We live in a digital world. From the moment we wake up we reach for our devices, whether that’s our iPhone, iPad or Computer. It’s built into our lives, to a point where we don’t even think about it. First thing in the morning I check the weather forecast, find out my schedule for the day, fire off a few emails and catch up on the latest news – all from my iPhone. Digital apps are also a fast growing industry with over 165,000 health apps to choose from. At the touch of a button people can manage their health and track their progress from the comfort of their home. As health professionals we need to be aware of the apps our patients are using and equip ourselves with our own tool box so we can provide the most up to date care. By working in partnership with healthAlliance and the Northern Regional DHBs we now have an opportunity to truly revolutionise healthcare in meaningful new ways.
As most of you know I handed in my resignation this week, after working as CEO of CM Health for the past 11 years. Since that happened I’ve had several people ask why the jump from CM Health to Te Papa in Wellington?
The simple answer is that after 33 years of health I was ready to pursue my other passion, which is in the field of arts and history.
The other day I heard a story about a man who had come into Middlemore Hospital to have a procedure done. When asked by a senior staff member about his experience, the one thing that stood out above the rest, was the kind nurse who took the time to make him a cup of tea, and to his delight included a biscuit. For this gentleman this simple act of kindness made him feel taken care of and valued. I found his experience really grounding – and a reminder that the little things like a cup of tea can make a world of difference in our patient’s eyes.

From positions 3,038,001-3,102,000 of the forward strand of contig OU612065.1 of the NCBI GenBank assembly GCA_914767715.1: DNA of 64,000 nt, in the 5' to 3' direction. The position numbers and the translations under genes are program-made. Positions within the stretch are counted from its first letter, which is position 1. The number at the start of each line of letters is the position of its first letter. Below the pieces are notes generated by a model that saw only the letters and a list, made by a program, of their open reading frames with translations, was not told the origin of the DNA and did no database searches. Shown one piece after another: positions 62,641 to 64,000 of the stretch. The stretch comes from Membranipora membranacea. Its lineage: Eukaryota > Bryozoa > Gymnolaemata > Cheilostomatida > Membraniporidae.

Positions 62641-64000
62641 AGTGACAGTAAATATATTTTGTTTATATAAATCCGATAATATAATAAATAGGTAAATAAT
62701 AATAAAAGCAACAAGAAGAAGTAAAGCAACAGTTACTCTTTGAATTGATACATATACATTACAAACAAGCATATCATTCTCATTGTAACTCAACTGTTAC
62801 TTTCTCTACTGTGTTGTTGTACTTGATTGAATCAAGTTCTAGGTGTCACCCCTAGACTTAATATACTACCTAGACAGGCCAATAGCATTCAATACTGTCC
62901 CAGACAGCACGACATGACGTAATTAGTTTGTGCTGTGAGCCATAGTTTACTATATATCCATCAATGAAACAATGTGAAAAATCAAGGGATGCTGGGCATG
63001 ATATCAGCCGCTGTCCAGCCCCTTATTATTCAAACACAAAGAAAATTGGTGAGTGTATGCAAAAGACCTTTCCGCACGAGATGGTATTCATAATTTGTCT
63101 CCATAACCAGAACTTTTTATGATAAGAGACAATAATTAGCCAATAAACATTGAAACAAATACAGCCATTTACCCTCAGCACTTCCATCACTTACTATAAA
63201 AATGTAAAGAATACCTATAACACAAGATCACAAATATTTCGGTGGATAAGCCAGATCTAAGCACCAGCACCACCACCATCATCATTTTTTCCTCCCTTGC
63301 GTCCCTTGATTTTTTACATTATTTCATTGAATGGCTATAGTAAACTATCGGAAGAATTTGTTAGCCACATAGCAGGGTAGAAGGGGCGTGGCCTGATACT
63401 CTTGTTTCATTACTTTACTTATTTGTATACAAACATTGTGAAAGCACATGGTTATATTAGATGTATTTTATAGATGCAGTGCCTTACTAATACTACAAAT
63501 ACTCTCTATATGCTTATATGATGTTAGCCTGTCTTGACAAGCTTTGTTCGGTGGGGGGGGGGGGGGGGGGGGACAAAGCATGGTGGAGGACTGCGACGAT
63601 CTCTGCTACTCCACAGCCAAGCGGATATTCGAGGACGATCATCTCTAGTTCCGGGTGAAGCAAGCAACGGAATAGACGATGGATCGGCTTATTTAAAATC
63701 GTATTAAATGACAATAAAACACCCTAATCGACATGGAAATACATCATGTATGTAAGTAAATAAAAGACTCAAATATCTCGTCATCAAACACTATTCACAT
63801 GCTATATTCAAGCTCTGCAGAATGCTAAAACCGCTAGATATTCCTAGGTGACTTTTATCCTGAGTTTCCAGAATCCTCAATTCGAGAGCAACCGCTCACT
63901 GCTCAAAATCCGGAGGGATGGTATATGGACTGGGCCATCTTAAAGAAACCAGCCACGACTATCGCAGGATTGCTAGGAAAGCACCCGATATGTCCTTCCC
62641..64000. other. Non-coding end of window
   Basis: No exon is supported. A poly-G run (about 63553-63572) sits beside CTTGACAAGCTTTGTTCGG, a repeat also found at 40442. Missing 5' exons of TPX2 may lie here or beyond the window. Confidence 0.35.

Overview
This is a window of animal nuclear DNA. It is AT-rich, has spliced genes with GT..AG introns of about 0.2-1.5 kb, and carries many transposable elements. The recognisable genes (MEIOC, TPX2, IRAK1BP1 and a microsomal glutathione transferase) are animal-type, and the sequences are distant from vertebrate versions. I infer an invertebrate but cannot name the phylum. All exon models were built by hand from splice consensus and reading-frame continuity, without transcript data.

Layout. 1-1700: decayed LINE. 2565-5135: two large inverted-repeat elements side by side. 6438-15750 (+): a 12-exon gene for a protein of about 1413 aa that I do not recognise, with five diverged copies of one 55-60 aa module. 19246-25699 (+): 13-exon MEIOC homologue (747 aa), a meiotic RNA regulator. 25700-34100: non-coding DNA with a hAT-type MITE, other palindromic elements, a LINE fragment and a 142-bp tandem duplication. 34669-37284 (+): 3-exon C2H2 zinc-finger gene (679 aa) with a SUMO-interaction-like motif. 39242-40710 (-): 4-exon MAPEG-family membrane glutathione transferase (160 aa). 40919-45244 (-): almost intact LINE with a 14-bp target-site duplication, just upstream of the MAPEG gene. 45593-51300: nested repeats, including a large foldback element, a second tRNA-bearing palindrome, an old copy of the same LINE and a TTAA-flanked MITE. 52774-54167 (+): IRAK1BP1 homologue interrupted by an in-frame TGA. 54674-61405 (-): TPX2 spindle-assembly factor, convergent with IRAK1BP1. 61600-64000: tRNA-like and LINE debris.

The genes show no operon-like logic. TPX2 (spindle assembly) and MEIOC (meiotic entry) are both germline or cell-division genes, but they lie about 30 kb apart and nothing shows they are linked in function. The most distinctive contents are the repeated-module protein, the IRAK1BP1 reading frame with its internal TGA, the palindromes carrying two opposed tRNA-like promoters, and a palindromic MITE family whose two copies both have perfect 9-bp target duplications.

Meet Allan Edmondson, member of the Patient & Whaanau Centred Consumer Council and ‘unsung hero’. At a time when Allan should be enjoying a well-earned retirement, he and other members of the Council freely give their time, energy and experience to ensure people in their communities have a voice when it comes to improving patient care and health outcomes. This is Allan’s story.
On Tuesday 7 February, Paataka Place opened its doors to the thousands of staff, visitors and patients who come through Middlemore Hospital every day. People were met with a modern and welcoming retail space with a range of shops which include Columbus Coffee, Elixir Expresso, little goodness, Subway, Send-a-Basket and Haumanu Pharmacy.
While I was ordering my coffee, I noticed the excited buzz of the staff around me, as they commented on how lovely it was to have a range of shops and eating places to choose from.
One lady said it was like being a kid in a candy store – there was so much on offer.
While I can assure you there was no candy in sight, I was delighted to see the range of healthy food and beverages available.
I have regularly talked about the need to better integrate health services in our community and while we have a good sense of what is happening across the Hospital, thanks to Middlemore Central, we need a similar system in our community so we have an overview of where our patients are and the care they require. This is what Community Central aims to do. To tell us more I’m joined by Penny Magud, General Manager Eastern Locality and Pam Hill, Service Development Manager Community Central.
Our Quality Accounts are just as important as our financial accounts. Where our financial accounts tell us how we are using our money, the Quality Accounts tell us a great deal about how we are living up to the ‘granny test’ and providing the care we would wish for our loved ones to receive. In my time here I have always said that clinical quality is the only game in town. At the end of the day providing safe and high quality care to our patients is a key priority and while the Quality Accounts tell us how we are doing, it also tells a great story about how we continue to improve the care we provide. That’s a huge testament to everyone’s hard work. To tell us more about the Quality Accounts I’m joined by Gloria Johnson, Chief Medical Officer and Jo Rankine, Quality Assurance Manager. Continue reading “The story of our District Health Board”